One skill that every lead guitar player must be able to develop is speed. However, you should not worry if you are still struggling with this, as many intermediate and advanced lead guitarists also have difficulties playing at a very fast speed. Your speed in playing solos or riffs must also be in rhythm with the song you are playing.

In whatever genre you are playing as a lead guitarist, being able to play fast is an essential skill that lead guitarists should be able to develop with time, and believe me that this will not be easy as you will have to spend more time practicing. Though building up speed on chord changes can also be a little bit difficult, executing advanced lead guitar techniques at a swift pace is still more complex than the other.

One thing you can notice when you are a beginner learning how to play the lead guitar is that you will struggle to match and sync your plucking hand from your fretting hand. This is why many stopped learning the lead guitar, because of its complexity.


Another skill that lead guitarists will have to master is improvisation. The skills of any lead guitar player are usually judged based on their ability to improvise while playing their solos, riff, and melodies over a progression of a specific song. When you play an improvised solo, it tells everything you have learned as a guitar player, from your execution to your knowledge about scales.

For you to develop your improvisation skills to the next level, you have to have better knowledge of major and minor pentatonic scales, blues scales, and many more. You also need to develop your level of skills in executing lead techniques like bending, pull-offs, and hammer-ons. You should also have a solid background with chord progressions, playing scales over chords, and being able to pick out and play melodies.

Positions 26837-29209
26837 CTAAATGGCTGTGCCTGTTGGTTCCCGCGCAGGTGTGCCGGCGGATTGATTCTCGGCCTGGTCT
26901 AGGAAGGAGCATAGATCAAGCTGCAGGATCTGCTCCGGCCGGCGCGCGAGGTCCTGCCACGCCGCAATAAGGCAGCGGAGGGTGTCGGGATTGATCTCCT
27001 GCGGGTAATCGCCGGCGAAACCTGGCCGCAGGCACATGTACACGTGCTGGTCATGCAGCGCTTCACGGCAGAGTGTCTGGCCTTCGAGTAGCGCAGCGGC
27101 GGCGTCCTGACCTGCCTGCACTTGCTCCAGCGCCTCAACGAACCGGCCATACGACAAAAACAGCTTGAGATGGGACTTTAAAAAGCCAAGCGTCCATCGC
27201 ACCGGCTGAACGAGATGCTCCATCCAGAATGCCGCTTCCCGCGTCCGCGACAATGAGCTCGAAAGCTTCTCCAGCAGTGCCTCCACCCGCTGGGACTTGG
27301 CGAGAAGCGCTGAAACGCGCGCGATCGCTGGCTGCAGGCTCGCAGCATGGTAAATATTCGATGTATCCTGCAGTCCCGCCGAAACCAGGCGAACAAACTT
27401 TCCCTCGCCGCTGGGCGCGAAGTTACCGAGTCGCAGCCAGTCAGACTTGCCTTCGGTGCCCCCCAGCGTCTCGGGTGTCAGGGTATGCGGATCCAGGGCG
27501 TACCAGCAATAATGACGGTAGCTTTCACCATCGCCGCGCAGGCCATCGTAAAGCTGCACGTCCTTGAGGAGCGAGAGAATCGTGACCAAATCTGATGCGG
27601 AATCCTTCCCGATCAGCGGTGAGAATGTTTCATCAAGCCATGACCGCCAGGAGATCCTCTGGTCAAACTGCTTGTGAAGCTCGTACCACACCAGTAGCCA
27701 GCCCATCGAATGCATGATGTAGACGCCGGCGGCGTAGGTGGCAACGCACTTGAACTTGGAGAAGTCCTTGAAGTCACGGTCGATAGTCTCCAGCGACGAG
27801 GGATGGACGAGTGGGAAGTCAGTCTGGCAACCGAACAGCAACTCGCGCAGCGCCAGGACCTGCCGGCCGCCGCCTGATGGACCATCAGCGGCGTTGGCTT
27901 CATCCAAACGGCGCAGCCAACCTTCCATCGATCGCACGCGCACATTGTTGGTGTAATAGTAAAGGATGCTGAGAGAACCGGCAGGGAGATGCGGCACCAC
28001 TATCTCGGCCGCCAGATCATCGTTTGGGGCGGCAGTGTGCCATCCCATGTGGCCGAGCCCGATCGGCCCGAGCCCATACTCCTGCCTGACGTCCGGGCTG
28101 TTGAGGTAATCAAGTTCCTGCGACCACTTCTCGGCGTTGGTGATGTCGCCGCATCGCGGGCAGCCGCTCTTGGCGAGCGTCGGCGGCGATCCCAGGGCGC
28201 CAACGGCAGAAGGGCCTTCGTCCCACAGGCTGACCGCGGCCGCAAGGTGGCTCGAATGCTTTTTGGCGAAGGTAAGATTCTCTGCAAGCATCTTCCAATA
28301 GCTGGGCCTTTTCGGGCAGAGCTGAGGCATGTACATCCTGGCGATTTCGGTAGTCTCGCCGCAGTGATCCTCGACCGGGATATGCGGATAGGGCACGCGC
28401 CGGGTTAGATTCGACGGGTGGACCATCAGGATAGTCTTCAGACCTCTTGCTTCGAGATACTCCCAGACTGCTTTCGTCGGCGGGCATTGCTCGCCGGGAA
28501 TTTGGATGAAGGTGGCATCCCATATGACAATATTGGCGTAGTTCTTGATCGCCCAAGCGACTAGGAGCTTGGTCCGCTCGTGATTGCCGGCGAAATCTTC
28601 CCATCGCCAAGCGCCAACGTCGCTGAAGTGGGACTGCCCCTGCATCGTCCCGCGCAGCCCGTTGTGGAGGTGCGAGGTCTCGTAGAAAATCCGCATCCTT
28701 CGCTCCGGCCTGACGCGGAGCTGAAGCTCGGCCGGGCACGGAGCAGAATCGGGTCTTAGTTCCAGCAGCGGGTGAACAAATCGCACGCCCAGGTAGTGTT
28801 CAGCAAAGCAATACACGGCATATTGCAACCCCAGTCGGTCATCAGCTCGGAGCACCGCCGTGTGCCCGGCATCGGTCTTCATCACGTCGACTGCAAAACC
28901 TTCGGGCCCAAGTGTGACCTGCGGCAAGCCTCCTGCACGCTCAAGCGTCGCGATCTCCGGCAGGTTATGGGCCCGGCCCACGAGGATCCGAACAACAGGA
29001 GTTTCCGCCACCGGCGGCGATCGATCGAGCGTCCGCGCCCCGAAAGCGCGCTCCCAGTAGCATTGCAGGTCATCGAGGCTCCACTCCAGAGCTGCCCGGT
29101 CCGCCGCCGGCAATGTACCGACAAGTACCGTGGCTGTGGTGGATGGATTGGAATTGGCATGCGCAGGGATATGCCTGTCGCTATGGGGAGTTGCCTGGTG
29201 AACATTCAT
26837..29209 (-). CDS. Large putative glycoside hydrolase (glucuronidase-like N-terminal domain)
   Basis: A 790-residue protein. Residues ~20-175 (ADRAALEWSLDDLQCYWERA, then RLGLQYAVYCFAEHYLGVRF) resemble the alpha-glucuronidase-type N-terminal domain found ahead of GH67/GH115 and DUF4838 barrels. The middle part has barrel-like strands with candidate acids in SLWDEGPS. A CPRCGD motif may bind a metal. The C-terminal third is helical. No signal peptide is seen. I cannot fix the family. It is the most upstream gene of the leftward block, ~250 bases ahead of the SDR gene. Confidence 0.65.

Though it is important that you know your guitar scales, but above all, improvisation is still a way to express your freedom as a guitar player, so keep in mind that you are not held in the four corners of a room when it comes to playing the lead guitar. When you practice improvising, always keep in your mind that you execute it with your own skills and understanding as a lead guitarist.

Too Many Lead Techniques To Learn

When playing the lead guitar, you will have to learn every lead guitar technique possible and master them. For some advanced-level techniques, you have to know how to execute the pinched harmonics, tapped harmonics, arpeggios, sweeping, dive bombs, tapping, double stops, and many more. However, if you are still a beginner, you need to learn how to execute pull-offs, alternate picking, bending, and hammer-ons.

Can A Guitar Player Be The Lead And Rhythm Guitar Player Simultaneously

Yes, if you are able to master the lead and rhythm guitar, there is no reason for you not to be able to play the role at the same time. Stevie Ray Vaughn is one of the best examples that a lead guitarist is also the rhythm guitar player in a band. When you listen to the song “Pride and Joy,” you notice that Stevie plays a combination of single notes and chords similar to a rhythm. Although he can be one, Stevie is still considered to be one of the best lead guitar players of all time.

So, is rhythm guitar harder than lead? No. When it comes to everything that you will need to learn to master both the rhythm and lead guitar, there are still more complex things to do and know when it comes to lead guitar.